Mr and Mrs MacDonald go to Blackdown


I’ve been the Support Committee Chairperson for 4 years, and I receive emails from the Ontario Army Cadet League and the National Army Cadet League often. At the beginning of the summer, I get an invitation to the League and Sponsor Appreciation Day at Blackdown Cadet Training Centre. I’ve been to 2 Sundown Ceremonies and to 4 Graduation Parades at Blackdown, but for some reason, I’ve never been to the League Appreciation Day. This was the year to change that.

League and Sponsor Appreciation day is a chance for groups who sponsor cadet corps (often the Royal Canadian Legion, but sometimes other groups, such as Police forces or other community groups), and League (Army Cadet League representatives, such as me, my liaison representatives, or members of the provincial command) to visit Blackdown. It’s kind of like an open house, where there are presentations and tours of the different training companies. At 21 Army Cadets, we also invite our benefactors who have donated money or other support to our corps over the year.

Mr. MacDonald and I left bright and early to arrive at Blackdown by 8:30. My weather widget said that we could look forward to a lovely sunny day, so of course, it started pouring rain on the way there. By the time we parked and walked to the parade square, the clouds were starting to break up, and we could enjoy Battalion Parade with just the threat of rain.

At Battalion Parade, With the help of the Advanced musicians from Kilo and Juliet, all the companies marched on to the parade square for inspection. There were 1606 cadets on parade. The sound of that many boots, and that many cadets chiming in to Black Bear always makes me feel excited for the traditions and memories being made here. At Sundown Ceremony and Graduation at the end of the summer, there are more than 800 more cadets joining their peers, and the events be even more impressive than this one!

After the reviewing officers finished their duties, awards were handed out for the weekly top companies, top cadet from each company, top CIC officer, top Staff Cadet, and other recognition awards. Finally, there was a battalion march past and the companies returned to their respective training areas.

Next on the agenda was a demonstration by the Pipes and Drums and Military Band companies. They played some massed band songs, and some Pipes and Drums only or only Mil Band only pieces. These cadets are half way through their 6-week training, and I’m eager to see how much further they push themselves to achieve.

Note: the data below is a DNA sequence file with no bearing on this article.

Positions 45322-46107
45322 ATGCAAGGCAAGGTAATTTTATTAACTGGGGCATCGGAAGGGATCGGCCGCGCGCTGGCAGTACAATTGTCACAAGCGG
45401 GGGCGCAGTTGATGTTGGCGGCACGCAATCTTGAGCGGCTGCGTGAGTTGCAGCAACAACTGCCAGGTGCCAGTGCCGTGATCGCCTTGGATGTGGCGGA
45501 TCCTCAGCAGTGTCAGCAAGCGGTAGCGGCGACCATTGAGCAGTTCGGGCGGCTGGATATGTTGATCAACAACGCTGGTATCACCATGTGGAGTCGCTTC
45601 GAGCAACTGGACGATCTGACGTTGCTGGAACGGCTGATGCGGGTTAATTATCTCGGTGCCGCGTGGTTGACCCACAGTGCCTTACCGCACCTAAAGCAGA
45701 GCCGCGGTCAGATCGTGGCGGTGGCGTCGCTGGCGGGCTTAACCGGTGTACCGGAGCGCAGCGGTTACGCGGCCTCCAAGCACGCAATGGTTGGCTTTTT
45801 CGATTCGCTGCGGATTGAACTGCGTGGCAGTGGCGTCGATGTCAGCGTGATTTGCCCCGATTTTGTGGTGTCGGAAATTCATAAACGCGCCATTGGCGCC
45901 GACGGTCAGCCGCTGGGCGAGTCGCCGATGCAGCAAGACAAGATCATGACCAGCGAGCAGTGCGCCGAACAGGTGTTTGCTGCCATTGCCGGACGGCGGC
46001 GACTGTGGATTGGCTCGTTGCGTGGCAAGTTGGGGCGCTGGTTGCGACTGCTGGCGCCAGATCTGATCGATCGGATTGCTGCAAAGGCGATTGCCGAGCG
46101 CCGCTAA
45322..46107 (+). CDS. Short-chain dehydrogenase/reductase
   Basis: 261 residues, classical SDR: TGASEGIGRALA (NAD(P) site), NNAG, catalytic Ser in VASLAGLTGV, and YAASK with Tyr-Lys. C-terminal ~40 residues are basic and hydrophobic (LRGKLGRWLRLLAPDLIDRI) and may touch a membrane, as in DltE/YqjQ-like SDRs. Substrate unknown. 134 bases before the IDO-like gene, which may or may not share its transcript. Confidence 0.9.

After the demonstration, we had a presentation by LCol Boileau, the Commanding Officer of Blackdown, about the challenges and rewards of commanding a cadet training center the size of Blackdown. Then, the cadet Regimental Sergeant Major of Blackdown addressed the group. He was answering a question about how he came to be the RSM, and he said that sometime young cadets feel like they have to be just like someone else. He said that he started his cadet career as an Air Cadet, and then transferred to Army. At his home corps, he was involved with the Band, and during the summers, he did GT, Drill, Fitness, and Expedition camps, and he did the pre-parachutist course. He wasn’t successful in pre-para, but he came to Blackdown to staff, and he was named the RSM. There are always successes and there are always lessons. He said that he doesn’t think that there’s any such thing as a model cadet. Every cadet should strive to be the best cadet they WANT to be, and they should try every day to be better than they were the day before.

We got the opportunity to have lunch in the mess hall with the cadets, and then we had tours of some of the company groups. We visited and toured the band buildings, the confidence course and (currently out of bounds) abseiling wall, visited the Survival (Air) company at the air rifle range, and saw some of the Sports and Fitness groups doing a few different training drills.

Because 21 Army attends the third serial of GT, and the second serial of the 3 week basic courses, there were very few of our cadets on base at Blackdown while we were there. We did catch a glimpse of Maddy Taggart leading as CSM of her company, Ryan Byrne carrying the pennant for his company on Battalion parade, and Kathryne Truong headed into a classroom with her drumsticks in hand during our tour of the Pipes and Drums building.

When Mr. MacDonald and I had a cadet still attending summer cadet training at Blackdown, he went to GT, Basic Drill, Basic Expedition, and Expedition Instructor. My previous view of Blackdown had been limited to the parade square, or trying to navigate the field of tents to pick him up after graduation (in the dark, no less). I’m glad I got a chance to visit Blackdown for League and Sponsor Appreciation day, so I could get a better overview of the whole camp. Seeing 2600 cadets on parade for Sunset or Graduation is inspiring, but having the opportunity to watch cadets laughing and working together in their individual companies certainly reinforces in my mind what a worthwhile program Cadets is, and how proud I am to be a volunteer to support our cadets at 21.

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